Being agile about agility
Leaders need to accept that business agility will be critical in the
Forget deep technical competencies for the moment. The new essential organisational capabilities – at least until the pandemic is over – are flexibility (to be able to switch direction), innovation (to meet fresh challenges in new ways), agility (to rapidly respond to changing requirements), and resilience (to sustain the organisation through difficult times).
Let’s focus on agility. Agility involves more than setting up a few teams and telling them to do things quickly. There are skills to develop and tools to prepare, of course, but agility is not about tools, techniques, and teams. Instead, it is about the leaders and managers of the organisation – that’s where agile initiatives succeed or fail.
However, the apparent success of agility in many organisations may be a negative thing: it looks easy and logical and is such an obvious choice that many executives miss its downsides.
Let’s look at the upsides first. The benefits of an agile approach are clear:
- Rapid response to changing customer requirements – better product quality
- Customer intimacy – high customer satisfaction
- High team morale – self-managed teams
- Increased collaboration – cross-functional teams
- Fit for purpose teams – focused on results, not outputs
- Performance visibility – short feedback and measurement cycles
- Reduced risk – Incremental successes and failures provide risk-reducing options
- Reduced investment – Incremental investment in what works
This list could prompt executives to rush to agile at scale, but there are downsides too:
- “Indefinite projects” where the outcome is, as yet, unknown – time and costs are also unpredictable
- Skill-dependent teams – agile requires a higher level of skills and decision-making from individuals
- Neglect of documentation – self-documenting processes must be implemented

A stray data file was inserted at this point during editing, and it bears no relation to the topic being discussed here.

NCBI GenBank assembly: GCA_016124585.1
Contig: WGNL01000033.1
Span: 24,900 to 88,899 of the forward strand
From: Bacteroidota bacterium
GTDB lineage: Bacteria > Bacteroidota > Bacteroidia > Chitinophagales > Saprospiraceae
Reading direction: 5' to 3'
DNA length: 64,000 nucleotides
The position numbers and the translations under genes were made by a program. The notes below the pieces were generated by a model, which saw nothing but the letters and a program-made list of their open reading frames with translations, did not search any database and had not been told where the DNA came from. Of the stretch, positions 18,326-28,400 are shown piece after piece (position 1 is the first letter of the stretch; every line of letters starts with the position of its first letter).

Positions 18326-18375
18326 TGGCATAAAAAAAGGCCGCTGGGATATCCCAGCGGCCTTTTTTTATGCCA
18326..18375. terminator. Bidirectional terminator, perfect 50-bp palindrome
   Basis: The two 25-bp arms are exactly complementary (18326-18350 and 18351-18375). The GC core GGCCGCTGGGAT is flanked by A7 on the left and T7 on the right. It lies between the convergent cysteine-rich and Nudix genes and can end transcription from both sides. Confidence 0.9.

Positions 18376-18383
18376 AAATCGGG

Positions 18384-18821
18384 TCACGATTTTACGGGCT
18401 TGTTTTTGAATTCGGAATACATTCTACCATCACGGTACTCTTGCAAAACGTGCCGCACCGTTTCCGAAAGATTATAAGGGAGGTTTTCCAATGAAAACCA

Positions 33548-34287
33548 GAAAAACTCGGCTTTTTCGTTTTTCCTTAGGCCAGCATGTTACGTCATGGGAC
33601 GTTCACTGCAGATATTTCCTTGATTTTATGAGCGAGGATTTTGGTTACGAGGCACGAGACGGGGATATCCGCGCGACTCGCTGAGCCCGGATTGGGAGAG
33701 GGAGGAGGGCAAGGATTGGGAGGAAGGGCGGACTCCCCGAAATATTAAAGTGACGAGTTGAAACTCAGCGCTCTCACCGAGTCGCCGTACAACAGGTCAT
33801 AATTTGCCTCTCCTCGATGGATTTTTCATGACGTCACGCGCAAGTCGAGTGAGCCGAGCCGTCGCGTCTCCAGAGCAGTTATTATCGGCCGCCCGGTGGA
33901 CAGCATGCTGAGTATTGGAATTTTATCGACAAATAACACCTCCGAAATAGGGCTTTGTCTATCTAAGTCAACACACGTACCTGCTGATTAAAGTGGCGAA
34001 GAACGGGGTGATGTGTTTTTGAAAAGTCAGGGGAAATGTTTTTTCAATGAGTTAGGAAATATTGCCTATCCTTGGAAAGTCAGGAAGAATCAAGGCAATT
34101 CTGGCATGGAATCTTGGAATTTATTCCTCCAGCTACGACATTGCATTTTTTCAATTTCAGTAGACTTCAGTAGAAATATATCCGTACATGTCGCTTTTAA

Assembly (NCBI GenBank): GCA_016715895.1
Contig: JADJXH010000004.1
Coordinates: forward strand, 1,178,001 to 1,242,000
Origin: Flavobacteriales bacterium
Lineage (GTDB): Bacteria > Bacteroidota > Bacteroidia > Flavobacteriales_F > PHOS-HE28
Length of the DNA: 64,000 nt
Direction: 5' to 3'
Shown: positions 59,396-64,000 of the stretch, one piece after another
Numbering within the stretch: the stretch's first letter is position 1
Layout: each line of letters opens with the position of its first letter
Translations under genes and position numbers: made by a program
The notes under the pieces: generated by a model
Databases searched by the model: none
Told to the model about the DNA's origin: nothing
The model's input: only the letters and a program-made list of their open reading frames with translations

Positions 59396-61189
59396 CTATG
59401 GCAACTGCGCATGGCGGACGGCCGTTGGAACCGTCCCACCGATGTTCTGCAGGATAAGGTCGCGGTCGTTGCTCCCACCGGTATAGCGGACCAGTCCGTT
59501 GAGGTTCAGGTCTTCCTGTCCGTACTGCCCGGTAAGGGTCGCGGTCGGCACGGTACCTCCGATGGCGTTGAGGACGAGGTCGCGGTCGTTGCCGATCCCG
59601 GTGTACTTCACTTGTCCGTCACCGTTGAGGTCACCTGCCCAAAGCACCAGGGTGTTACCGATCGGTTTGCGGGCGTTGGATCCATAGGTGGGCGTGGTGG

- Financing in increments is not easy – most GAAP practices are based on annual cycles
Nevertheless, executives may suggest that the pros outweigh the cons, but the Project Management Institute (PMI) reports that 44% of projects are predictive (waterfall) in nature, and only 30% are agile, while the rest are hybrid. This suggests that there are many projects, indeed many functions, within an organisation that would not benefit from a purely agile approach.
Predictive projects (and functions) are appropriate where:
- There is a sequential workflow, and where a specific outcome is needed
- The expected results are predictable and well-defined
- Processes and results are highly regulated, such as in pharmaceuticals, engineering, and some manufacturing
- Customers play a limited role in the outcome
- Intensive documentation is needed
Most organisations have predictive and regulated operations, but there will be some functions and projects that can benefit from an agile approach – the trick is to separate them. Neither will the predictive/agile split be a clean one – there will be flavours of each in all departments.
Perhaps the approach to adopt is a “test and refine” route, as a way of analysing which functions could be moved to agile, and which should remain within the traditional sequential and linear command structure. The test and refine approach is an agile technique, and the first step is to adopt agile thinking in the leadership team.
A quick review:
- An agile team works closely with customers.
- The teams break large and complex problems into separate components.
- They devise solutions for each component by rapidly prototyping and testing and refining their solution with customers.
- The feedback from their customers is included in the next cycle, and eventually, the separate solutions are combined into a logical outcome.
When leaders adopt agile thinking, they regard various parts of the organisation as their customer. Organisations are more successful where their agile leadership team takes a hands-on and collaborative approach to organisational change. They consult with their internal customers, develop prototype solutions, test them, and solicit feedback – all in short cycles. They concentrate on removing constraints rather than delegating tasks. They focus on staff satisfaction and on results rather than controls and bureaucracy. Finally, they become agile advocates, rather than micro-managers.
A leadership team that has adopted agile thinking will be first to recognise that the final outcome cannot be predicted. They don’t know how many agile teams will result from their efforts, nor do they know which department will be fully agile, and which will adopt a hybrid approach. Neither will they know what bureaucratic and governance roadblocks will be thrown up or uncovered. But because this team has the power to make decisions and change things, their potential to implement agility successfully is much greater than ordinary agile teams.